Municipality in the province of Cagliari, located on the southeast coast of Sardinia. It is a seaside resort in the hinterland of Capo Carbonara, which is characterized by 27 miles of beaches, white sand, a marina with modern bathing establishments and facilities. The territory is covered with mountains and the town is within easy reach of the woods of Minni Minni. Interesting is the excursion to Torre Santa Caterina, located on the promontory of Capo Carbonara, from where tourists can admire a fabulous view over the Gulf of Cagliari, as well as Cala di Sinzias, from the beach of Sa Ruxi to Cape Molentis. The local economy, originally dedicated to agriculture, pastoralism, and for a certain period famous for the mining of granite, today the major income comes from tourism.
Traces of settlements since the Nuragic era are attested by the presence of nuraghi, which date back between XIX and the VI century B.C., while findings between the VII and II century B.C., witness the conquest of the area by the Phoenicians and Carthaginians. The Romans conquered and colonized the area in the III century B.C. During the Aragonese domination, the area submitted frequent attacks by the Saracen pirates, so several watchtowers were built to defend the coastline. This period of uncertainty led to the gradual depopulation of the area. The town was originally called Carnonara and became municipality in the first half of the XIX century and in this occasion its name was changed to Villasimius.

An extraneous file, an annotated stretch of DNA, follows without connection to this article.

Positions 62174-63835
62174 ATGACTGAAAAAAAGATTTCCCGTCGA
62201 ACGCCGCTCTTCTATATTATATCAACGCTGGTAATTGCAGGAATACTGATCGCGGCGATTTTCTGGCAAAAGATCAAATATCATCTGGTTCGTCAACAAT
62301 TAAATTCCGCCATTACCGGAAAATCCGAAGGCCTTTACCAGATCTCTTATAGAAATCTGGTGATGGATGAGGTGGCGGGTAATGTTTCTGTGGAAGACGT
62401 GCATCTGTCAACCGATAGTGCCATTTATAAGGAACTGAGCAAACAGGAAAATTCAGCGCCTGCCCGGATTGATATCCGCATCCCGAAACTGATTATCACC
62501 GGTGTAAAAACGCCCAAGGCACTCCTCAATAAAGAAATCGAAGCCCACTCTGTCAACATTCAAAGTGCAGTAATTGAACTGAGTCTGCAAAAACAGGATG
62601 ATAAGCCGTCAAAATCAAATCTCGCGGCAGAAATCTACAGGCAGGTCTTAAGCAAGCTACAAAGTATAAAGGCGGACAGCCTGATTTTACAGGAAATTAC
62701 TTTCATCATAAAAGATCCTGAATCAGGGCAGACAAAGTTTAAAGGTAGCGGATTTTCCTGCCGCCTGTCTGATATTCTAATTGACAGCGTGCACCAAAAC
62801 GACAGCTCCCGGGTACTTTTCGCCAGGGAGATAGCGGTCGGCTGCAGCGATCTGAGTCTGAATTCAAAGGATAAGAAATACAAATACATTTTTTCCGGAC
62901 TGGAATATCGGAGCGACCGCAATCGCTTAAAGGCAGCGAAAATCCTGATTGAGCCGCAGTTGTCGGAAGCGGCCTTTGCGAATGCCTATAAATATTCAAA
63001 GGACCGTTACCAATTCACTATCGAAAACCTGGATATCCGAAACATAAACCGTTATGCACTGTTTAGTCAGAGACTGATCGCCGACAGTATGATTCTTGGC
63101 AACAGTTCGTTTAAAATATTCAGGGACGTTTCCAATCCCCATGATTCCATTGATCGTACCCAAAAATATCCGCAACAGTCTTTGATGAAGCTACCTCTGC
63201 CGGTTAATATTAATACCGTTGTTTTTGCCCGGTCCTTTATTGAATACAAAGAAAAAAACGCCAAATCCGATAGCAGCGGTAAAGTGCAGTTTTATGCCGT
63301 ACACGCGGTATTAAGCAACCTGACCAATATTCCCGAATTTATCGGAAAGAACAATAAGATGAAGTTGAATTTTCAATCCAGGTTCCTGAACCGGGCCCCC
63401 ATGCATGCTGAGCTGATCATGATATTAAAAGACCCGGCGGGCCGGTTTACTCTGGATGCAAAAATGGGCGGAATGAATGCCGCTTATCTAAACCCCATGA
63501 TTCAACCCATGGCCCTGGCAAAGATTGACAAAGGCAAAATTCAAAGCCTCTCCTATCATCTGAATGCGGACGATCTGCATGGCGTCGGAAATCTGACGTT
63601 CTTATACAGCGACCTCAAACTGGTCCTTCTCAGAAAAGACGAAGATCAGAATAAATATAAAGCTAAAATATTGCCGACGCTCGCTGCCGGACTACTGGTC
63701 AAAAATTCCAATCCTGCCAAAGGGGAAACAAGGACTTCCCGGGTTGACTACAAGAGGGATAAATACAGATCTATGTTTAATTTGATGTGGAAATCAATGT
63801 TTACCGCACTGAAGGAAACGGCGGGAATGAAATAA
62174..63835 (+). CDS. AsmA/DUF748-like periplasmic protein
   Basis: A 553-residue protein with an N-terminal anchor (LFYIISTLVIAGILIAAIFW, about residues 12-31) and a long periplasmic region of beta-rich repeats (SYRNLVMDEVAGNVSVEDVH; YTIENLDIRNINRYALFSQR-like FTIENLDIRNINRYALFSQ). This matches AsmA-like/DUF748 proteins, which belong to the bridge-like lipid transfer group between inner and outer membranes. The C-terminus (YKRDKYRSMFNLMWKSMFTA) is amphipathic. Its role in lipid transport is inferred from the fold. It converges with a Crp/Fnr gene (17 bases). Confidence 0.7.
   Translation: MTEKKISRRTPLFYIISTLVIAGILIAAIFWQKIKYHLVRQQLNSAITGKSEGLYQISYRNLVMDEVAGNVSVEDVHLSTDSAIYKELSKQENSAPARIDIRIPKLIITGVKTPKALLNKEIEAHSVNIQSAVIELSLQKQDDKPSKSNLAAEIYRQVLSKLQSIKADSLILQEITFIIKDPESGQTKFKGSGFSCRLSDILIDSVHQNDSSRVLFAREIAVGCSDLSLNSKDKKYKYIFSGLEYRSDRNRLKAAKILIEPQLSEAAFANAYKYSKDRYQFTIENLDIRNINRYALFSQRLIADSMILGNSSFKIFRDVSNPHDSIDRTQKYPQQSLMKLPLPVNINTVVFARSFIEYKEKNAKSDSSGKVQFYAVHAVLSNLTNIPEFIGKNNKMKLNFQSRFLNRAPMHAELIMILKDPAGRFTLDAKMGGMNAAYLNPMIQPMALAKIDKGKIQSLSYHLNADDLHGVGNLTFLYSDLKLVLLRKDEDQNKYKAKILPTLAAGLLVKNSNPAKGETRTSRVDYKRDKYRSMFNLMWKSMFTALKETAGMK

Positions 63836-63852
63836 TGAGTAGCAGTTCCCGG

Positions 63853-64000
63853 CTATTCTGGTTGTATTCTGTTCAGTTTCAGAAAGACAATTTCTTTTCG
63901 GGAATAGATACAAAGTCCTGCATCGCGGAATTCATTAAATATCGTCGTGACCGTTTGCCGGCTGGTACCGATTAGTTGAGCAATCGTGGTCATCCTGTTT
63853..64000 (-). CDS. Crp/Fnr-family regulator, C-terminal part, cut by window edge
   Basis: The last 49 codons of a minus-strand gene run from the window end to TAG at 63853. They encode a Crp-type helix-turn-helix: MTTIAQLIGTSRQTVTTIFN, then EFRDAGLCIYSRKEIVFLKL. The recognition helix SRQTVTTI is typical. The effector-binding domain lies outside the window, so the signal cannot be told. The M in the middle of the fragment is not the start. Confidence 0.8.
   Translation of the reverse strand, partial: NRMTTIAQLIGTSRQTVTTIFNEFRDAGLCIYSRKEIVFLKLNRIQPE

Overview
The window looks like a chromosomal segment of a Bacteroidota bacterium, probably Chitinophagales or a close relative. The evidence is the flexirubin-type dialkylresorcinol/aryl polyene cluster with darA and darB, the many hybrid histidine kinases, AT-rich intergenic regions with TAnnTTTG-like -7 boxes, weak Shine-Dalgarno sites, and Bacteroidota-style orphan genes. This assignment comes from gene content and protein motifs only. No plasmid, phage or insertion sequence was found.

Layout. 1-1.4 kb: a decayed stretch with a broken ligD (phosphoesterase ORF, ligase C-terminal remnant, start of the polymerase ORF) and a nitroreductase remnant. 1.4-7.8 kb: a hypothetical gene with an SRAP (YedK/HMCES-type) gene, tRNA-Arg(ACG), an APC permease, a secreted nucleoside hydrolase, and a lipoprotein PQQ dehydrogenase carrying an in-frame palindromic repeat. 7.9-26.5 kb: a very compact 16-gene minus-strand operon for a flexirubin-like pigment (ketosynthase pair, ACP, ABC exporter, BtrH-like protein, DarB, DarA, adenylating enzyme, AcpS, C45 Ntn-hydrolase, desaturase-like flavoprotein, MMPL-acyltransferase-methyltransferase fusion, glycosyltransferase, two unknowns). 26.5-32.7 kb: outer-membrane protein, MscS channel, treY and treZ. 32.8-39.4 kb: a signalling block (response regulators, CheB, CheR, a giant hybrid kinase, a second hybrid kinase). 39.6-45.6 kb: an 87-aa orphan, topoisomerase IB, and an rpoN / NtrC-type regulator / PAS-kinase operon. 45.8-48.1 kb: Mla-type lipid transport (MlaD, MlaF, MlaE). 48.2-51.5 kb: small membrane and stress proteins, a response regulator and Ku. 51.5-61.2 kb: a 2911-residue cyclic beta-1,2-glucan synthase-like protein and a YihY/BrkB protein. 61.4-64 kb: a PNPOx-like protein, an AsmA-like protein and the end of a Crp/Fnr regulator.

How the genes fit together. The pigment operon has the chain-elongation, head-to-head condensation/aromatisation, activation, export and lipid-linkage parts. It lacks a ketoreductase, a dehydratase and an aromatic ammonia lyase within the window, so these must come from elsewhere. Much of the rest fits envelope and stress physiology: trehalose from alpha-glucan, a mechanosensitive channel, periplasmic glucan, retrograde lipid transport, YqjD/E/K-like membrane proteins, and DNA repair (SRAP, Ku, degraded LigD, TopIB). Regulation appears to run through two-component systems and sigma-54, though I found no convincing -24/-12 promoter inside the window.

- the Church of Santa Maria, located not far from the main centre, was built on the ruins of some pre-existing Roman baths;
- the archaeological site is located in a vast plain, with the presence of the ruins of a large complex of the Roman baths, dating from the I century A.D. The structure was later used in the Christian era, as a place of worship;
- the Archaeological Museum, which houses among the several exhibits, a statue depicting a woman from the archaeological complex of Santa Maria;
- the Sanctuary of the goddess Ashtart, built by the Phoenicians in 750 B.C. on the beach of Cuccureddus;
- the Old Fortress, which was built for defensive purposes between the XVI and XVII centuries;
- the watchtowers of the Aragonese period.